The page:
Transfer of Risks

Another key concern is the "transfer of risks" that are commonly associated with P3 building projects. Most arrangements proceed with the public entity retaining all the risks, the transfer of risks to the private industry partner, or an agreement of shared risks. Education, knowledge, and familiarity with P3 landscapes are integral for laying the groundwork for mutually beneficial partnerships that are not only exceedingly complex but also can last for decades.

As a result, it is imperative to clearly define expectations and each partner's responsibilities long before the work begins. That's because the added risks for contractors involved in a long-term P3 program are likely to be significantly different and far more extensive than the standard professional liabilities associated with traditional design-build activities.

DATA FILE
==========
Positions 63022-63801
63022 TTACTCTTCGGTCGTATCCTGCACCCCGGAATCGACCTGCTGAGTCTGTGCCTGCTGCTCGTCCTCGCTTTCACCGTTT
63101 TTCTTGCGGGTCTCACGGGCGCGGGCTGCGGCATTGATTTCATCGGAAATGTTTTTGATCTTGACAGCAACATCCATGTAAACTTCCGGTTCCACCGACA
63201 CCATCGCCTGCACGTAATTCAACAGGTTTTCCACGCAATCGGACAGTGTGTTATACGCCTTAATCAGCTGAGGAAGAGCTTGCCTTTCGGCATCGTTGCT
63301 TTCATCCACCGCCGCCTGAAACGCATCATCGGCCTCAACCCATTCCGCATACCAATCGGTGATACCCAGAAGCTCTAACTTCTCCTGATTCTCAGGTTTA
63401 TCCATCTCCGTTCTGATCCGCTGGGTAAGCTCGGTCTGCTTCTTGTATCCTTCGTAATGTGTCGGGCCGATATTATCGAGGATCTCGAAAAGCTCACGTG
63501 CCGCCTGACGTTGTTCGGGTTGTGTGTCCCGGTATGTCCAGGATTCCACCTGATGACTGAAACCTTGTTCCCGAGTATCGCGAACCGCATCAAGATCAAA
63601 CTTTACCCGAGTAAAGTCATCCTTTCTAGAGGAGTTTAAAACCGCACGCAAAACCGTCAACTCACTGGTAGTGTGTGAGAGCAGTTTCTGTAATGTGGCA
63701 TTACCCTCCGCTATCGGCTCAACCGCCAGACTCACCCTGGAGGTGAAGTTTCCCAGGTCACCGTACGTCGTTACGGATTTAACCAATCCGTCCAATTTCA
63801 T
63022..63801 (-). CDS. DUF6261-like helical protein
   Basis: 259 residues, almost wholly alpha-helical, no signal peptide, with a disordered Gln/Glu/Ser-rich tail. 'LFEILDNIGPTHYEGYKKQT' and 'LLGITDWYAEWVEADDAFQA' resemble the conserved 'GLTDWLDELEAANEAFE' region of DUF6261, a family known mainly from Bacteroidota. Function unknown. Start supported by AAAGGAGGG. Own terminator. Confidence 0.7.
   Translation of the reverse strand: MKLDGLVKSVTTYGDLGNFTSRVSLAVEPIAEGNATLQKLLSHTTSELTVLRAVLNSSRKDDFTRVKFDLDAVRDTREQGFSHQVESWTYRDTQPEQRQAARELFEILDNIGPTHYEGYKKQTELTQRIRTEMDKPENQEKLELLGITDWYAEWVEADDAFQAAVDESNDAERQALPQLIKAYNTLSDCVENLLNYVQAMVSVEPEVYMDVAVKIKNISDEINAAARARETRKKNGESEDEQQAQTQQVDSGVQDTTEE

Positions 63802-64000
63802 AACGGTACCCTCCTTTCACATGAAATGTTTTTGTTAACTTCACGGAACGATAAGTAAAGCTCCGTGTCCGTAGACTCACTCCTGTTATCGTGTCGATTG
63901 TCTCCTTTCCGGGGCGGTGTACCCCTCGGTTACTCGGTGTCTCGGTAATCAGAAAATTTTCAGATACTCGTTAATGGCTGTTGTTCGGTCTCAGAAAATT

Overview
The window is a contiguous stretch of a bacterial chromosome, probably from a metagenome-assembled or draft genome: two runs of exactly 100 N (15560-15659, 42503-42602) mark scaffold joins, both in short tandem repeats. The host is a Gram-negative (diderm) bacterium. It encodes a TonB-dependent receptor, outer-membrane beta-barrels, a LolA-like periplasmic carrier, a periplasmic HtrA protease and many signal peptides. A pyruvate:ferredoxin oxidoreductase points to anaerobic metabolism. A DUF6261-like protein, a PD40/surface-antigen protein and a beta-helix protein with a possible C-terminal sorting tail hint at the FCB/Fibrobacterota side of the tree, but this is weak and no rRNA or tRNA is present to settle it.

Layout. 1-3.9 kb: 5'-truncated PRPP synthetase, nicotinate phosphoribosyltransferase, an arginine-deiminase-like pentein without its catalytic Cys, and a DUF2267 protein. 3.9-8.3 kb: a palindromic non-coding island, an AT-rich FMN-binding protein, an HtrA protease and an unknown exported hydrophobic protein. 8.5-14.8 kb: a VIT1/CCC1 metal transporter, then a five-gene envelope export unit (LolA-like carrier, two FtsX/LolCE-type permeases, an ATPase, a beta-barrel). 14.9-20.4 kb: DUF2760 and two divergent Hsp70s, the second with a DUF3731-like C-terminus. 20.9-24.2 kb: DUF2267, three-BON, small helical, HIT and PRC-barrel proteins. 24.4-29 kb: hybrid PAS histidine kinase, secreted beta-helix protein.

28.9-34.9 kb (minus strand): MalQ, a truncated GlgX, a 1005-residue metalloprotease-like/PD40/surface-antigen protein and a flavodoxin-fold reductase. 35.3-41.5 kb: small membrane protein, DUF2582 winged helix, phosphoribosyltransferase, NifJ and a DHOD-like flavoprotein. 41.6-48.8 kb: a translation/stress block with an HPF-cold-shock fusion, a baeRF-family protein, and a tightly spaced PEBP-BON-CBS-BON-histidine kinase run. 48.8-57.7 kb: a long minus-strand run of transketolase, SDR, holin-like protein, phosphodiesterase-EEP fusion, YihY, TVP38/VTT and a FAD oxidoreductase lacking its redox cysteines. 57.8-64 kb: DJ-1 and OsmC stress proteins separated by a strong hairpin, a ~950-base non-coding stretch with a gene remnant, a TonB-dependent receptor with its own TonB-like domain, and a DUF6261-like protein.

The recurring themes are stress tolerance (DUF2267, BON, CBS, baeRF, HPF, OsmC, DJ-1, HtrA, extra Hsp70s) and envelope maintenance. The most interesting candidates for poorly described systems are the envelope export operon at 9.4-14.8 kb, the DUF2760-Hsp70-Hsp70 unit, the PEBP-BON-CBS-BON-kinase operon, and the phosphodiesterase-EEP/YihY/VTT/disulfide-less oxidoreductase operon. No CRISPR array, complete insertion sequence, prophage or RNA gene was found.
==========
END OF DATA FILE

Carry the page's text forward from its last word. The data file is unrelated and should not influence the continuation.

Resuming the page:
Rectification Coverage

However, as P3 continues to evolve, so do the professional liability insurance products that protect against design liability and other liabilities associated with offering professional services. Insurers are now offering coverage enhancements that go beyond typical professional liability insurance for the entire design and construction team. One type of coverage is referred to as "rectification coverage." Simply put, rectification coverage will pay the costs to remedy a design defect identified during the course of construction. It is added to the typical project professional liability policy and usually covers both the design and construction teams—minimizing the likelihood of project delays and potential costly liability claims. Of course, the insurer must determine that the design defect or error is likely to result in a third-party claim if not remedied; otherwise, coverage does not apply. Even with the above to finance a loss, insurance should never be substituted for thorough project risk management.